In 2014, Bishop Francis X. DiLorenzo asked Catholic Funeral and Cemetery Services (CFCS) to assess the status of all of the burial sites in the diocese. There are more than 60 Catholic cemeteries, columbaria and mausoleums in the diocese, some of which have been operating for more than 150 years. CFCS found many policy and procedural inconsistencies among the sites and some were not being properly maintained. This led to the creation of the Office of Cemeteries in 2016, and Deacon Handel has been at the helm ever since.
Three rites to the Catholic funeral
The Order of Christian Funerals states that, “At the death of a Christian, whose life of faith was begun in the waters of baptism and strengthened at the eucharistic table, the Church intercedes on behalf of the deceased because of its confident belief that death is not the end, nor does it break the bonds forged in life.”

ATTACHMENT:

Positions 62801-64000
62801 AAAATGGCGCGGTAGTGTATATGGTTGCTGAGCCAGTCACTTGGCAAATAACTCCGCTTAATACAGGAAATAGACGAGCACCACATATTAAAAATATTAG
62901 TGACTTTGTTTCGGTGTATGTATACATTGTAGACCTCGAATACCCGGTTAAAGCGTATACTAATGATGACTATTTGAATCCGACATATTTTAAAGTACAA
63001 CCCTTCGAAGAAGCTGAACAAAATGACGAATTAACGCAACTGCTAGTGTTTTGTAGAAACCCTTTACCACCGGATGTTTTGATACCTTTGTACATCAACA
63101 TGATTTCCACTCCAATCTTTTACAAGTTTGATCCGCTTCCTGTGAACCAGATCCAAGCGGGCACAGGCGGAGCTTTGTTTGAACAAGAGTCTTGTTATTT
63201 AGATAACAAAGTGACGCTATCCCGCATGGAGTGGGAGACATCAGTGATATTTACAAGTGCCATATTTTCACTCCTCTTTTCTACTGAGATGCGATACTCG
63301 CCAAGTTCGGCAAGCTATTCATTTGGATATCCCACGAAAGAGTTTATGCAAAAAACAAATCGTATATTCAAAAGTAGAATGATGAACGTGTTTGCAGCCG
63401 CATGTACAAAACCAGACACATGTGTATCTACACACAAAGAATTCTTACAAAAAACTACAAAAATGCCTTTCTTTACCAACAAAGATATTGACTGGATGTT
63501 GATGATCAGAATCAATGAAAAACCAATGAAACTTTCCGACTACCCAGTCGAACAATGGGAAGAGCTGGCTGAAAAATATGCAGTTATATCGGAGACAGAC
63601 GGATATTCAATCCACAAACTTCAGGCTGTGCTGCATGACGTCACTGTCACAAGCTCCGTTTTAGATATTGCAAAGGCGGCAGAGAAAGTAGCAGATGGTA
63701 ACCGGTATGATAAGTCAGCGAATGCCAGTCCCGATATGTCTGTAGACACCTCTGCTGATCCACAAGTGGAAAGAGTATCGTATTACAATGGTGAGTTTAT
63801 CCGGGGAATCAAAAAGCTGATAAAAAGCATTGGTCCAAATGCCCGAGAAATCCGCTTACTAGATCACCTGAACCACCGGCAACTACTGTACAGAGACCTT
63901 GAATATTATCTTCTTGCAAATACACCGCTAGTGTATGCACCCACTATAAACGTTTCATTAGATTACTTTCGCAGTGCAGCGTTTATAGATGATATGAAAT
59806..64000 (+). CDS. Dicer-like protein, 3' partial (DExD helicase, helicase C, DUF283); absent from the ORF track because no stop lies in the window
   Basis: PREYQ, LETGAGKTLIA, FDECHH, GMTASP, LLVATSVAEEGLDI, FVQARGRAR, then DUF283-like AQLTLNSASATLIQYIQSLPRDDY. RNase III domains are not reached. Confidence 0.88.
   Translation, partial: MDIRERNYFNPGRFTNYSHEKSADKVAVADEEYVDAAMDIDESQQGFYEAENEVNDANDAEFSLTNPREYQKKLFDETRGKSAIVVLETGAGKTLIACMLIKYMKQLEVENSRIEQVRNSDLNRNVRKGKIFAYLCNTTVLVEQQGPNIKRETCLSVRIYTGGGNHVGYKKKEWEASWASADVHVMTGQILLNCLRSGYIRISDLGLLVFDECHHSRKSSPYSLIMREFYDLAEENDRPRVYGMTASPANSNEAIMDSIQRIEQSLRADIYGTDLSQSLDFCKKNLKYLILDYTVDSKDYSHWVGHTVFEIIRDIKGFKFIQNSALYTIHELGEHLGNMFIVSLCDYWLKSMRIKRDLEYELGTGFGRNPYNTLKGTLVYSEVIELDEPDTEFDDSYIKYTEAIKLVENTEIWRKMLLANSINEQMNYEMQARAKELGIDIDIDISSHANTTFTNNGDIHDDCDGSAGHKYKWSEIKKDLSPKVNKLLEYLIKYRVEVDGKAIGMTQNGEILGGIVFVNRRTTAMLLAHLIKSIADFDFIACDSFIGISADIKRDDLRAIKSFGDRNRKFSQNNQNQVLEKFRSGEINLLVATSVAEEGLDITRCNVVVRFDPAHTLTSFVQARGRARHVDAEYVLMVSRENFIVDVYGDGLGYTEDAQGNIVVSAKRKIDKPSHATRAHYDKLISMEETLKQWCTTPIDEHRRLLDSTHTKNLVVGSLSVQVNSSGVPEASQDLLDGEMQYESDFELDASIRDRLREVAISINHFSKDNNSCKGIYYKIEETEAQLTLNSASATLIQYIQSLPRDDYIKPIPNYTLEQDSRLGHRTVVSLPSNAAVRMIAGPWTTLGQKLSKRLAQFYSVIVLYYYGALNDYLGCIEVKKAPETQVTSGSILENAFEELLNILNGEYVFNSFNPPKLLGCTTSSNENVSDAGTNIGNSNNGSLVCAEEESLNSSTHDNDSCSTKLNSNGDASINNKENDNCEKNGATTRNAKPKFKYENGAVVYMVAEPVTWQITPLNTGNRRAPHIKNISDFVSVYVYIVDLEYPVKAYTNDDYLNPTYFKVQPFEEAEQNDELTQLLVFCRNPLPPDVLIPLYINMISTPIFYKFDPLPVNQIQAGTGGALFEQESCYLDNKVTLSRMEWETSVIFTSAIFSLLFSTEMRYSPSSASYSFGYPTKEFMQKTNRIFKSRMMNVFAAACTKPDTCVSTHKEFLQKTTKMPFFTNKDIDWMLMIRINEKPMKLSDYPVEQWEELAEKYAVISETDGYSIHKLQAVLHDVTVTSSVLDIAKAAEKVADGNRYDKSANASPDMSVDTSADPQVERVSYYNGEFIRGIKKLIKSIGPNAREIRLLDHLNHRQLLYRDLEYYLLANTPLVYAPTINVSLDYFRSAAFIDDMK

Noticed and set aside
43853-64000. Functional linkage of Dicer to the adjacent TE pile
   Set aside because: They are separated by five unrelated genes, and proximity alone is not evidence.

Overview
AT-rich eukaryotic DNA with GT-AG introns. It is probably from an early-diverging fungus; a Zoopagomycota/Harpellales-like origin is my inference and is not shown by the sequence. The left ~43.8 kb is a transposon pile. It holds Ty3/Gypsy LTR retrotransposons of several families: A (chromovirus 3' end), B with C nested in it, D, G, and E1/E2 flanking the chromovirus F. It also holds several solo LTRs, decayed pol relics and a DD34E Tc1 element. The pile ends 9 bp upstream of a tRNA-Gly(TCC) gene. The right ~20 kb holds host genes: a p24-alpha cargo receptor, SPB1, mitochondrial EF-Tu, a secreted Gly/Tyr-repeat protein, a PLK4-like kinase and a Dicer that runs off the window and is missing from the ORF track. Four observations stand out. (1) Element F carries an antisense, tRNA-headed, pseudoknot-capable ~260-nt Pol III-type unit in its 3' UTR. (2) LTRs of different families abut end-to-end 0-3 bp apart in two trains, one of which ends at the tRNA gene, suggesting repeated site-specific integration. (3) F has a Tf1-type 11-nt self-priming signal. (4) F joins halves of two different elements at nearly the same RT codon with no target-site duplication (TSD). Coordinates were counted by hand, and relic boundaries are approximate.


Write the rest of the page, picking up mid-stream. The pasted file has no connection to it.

Therefore, the Catholic faith and its emphasis on ritual play are an integral part in how Catholics commemorate the death of a loved one.
“When we are baptized, our bodies become a sacred vessel. Our souls have been consecrated to God through baptism, and just like any vessel, the vessel needs to be taken care of in a respectful way,” Deacon Handel said.
The ground of a Catholic cemetery is consecrated by a bishop, making it permanently sacred ground. As such, the land offers a level of reverence and respect for the body and the soul that might not be found in other cemeteries.
The Order of Christian Funerals consists of three rites: the vigil, funeral liturgy and committal. CFCS-managed sites, as well as parish funeral staff, provide advice and assistance in coordinating the three rites.
The vigil is perhaps the most intimate element. This is where family and friends gather to remember the lost, support the remaining and grieve together. It is a time to share stories and reminisce. Along with Scripture and other readings, it is recommended that eulogies are spoken during the vigil.